The secret mud stash became a tradition and a family business that has been passed down for generations.

Each July, a crew "heads a boat out to the 'ole mud hole' and scoops up hundreds of pounds of the 'Magic Mud,' enough for one season," the company says. "Then the precious product rest in barrels until the next spring when it's packed and shipped to each of the major league teams, minor league teams, most independent leagues and many colleges in time for opening day."

It's not just for love of the game
Sorry for the sarcasm. But while the thrill of victory is one thing, making money has been a key motivator for players over the years -- in a unique way.

The World Series didn't officially start until 1903, but precursors date back to 1884. It wasn't long after championship games became a draw that players started looking for a little extra scratch.

In 1894, the owner of Pittsburgh's franchise offered a trophy to the winner of a best-of-seven-game series between the National League's first- and second-place teams. Even better, the winning franchise would get 65% of all ticket sales (the losing team was rewarded with a 35% share).

A similar concept continues. Today, the bonus pool for players heading into the World Series is 60% of the gate receipts for the first four games (a move to keep unscrupulous players from conspiring to keep a series running longer). The winner gets 35% of the receipts and the loser 24%. The breakdown of player shares comes via a vote by the roster, and former players, as well as non-player staff, can be rewarded for their service.

Glenn Beck is in this Series too
Polarized politics will intrude on even America's pastime this year. A back story to this year's World Series -- although one you can expect Fox ( NWS) commentators to steer clear of during broadcasts -- is a fight between a progressive group and conservative media commentator Glenn Beck.

Beck, a former Fox News host, has struck out on his own with a paid-membership, steaming media site called GBTV. That service is being streamed through a partnership with MLB Advanced Media, the interactive media arm of Major League Baseball.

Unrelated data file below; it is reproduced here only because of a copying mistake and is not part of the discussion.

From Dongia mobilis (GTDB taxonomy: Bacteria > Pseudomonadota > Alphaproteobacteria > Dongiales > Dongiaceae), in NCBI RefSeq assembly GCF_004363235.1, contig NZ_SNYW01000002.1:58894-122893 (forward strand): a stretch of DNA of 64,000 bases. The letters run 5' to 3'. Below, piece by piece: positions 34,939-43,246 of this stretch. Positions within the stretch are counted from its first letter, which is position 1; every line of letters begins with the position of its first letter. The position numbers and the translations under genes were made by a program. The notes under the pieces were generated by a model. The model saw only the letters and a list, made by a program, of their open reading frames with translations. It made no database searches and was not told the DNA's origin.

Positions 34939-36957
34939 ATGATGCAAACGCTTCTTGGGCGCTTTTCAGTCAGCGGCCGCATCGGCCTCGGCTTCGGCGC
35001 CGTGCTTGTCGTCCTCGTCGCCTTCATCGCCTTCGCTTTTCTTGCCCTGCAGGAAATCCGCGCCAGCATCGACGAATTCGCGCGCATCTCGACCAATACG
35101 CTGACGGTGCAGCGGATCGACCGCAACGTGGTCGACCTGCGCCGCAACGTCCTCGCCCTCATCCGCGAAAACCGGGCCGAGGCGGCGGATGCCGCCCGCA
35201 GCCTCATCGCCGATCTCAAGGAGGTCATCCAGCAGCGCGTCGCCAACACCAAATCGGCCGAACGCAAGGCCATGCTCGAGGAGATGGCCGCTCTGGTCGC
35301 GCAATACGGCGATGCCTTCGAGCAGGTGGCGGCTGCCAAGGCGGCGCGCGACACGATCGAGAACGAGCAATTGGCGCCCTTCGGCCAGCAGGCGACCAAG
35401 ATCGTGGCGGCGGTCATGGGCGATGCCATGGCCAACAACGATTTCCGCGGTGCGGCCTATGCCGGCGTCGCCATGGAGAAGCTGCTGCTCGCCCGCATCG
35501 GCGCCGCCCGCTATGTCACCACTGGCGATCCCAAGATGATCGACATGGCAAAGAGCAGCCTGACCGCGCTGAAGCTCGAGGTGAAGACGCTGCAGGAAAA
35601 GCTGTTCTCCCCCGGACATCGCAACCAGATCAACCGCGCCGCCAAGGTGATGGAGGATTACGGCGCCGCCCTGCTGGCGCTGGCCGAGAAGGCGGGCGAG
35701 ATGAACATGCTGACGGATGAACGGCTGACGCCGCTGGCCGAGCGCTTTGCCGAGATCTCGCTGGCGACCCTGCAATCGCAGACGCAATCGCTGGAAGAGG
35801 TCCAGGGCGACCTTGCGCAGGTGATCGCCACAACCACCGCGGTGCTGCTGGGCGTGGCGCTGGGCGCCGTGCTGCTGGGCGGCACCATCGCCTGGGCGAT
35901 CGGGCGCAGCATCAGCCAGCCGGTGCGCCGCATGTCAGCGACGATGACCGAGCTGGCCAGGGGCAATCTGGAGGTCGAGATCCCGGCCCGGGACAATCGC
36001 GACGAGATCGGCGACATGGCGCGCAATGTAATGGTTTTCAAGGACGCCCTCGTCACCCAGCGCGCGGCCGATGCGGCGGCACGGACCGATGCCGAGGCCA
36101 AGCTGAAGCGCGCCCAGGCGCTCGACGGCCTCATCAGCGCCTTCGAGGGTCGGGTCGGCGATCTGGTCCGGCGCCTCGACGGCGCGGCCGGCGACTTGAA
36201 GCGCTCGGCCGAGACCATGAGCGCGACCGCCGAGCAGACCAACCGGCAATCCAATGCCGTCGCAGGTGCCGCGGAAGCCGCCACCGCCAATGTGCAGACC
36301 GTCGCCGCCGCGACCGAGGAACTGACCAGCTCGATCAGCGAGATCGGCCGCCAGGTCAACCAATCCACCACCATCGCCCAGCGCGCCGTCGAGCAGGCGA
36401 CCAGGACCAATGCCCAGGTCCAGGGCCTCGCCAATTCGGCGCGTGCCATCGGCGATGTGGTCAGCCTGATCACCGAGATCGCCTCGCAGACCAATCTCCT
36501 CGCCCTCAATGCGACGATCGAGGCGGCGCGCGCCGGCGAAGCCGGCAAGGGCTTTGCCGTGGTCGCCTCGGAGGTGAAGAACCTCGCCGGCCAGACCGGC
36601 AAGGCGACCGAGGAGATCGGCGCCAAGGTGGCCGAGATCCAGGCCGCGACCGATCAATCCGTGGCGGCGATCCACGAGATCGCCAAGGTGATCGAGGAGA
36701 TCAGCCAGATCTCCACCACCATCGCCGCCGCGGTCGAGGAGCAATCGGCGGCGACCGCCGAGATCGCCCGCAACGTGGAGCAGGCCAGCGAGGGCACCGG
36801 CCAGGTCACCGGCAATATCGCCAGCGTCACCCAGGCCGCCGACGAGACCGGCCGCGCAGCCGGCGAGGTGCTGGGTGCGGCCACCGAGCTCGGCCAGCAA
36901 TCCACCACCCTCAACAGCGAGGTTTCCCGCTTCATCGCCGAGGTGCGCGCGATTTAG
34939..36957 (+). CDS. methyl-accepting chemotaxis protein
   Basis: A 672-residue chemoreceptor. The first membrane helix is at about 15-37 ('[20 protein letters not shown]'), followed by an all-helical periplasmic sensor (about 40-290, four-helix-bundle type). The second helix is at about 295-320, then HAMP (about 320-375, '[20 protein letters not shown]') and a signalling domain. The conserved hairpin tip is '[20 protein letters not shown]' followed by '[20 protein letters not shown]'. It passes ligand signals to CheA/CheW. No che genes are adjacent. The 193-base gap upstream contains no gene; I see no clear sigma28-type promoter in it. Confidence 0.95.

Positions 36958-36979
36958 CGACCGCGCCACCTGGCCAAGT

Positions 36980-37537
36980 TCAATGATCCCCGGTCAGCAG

Last week, in the lead-up to this year's World Series, the group Americans United for Change launched strikeoutbeck.com to protest the business deal. The group is also rallying opposition using paid Facebook ads that will run in about a dozen cities.

In a statement, Tom McMahon, executive director of Americans United for Change, said it was "troubling and disheartening that the good folks behind Major League Baseball would agree to what even Fox News couldn't stomach to do any longer -- providing Beck with a platform to peddle more fear and spew more hate."

Neither Beck nor Major League Baseball have yet to issue an official comment on the protest.

There's crying in baseball
When the call to play ball starts tonight, the Cardinals will be in their 18th World Series, the most among National League teams and second only to the phenomenal run of 40 appearances by the New York Yankees. The Rangers are the first American League team to earn a spot in the World Series in back-to-back years since the Yankees scored four in a row from 1998 to 2001.

Not every team has been so fortunate. Once the Rangers reached the championship series last year, only two current franchises were left that have never reached the World Series: the Washington Nationals and Seattle Mariners. The Nationals' former incarnation, the Montreal Expos, also never made the big games.

Players used to get to bed earlier
The first World Series game to be played on an illuminated field was in 1949, but traditionally games had been played during the day until 1971, when the first Fall Classic included a scheduled night game.

The novelty of that match-up between the Pirates and Orioles evolved into scheduling in which day games are now avoided. There is a very good reason for that: Prime-time ad revenue adds up a lot faster.

According to analysts at Kantar Media, the five-game World Series last year generated more than $191 million in TV ad revenue (by comparison, the single game Super Bowl raked in $205 million). The previous year, a six-game series, netted nearly $224 million.

Big money doesn't guarantee big results
There are frequent complaints that big-market teams such as the New York Yankees and Boston Red Sox have an unfair competitive advantage.

This year's World Series, however, once again proves that even small- to midmarket teams have a fighting chance.

The Business of Sports Network crunched out some of the payroll statistics for the season.

In terms of payroll, based on opening day numbers and using their ranking of the 30 clubs, the teams in this year's championship series average out to 12 out of possible 30. The Cardinals' Opening Day payroll of $105.4 million ranked as No. 11. The Rangers, with a $92.3 million payroll, were No. 13.

In terms of median salary, the Cardinals, with $1 million, was No. 20 among clubs (tied with the Arizona Diamondbacks); the Rangers were smack dab in the middle, No. 15, with a median player salary of nearly $1.3 million.

Comparatively, the Yankees had a total payroll of nearly $203 million and an average player salary of almost $6.8 million. The Philadelphia Phillies spent nearly $173 million on talent, averaging almost $5.8 million per player.

-- Written by Joe Mont in Boston.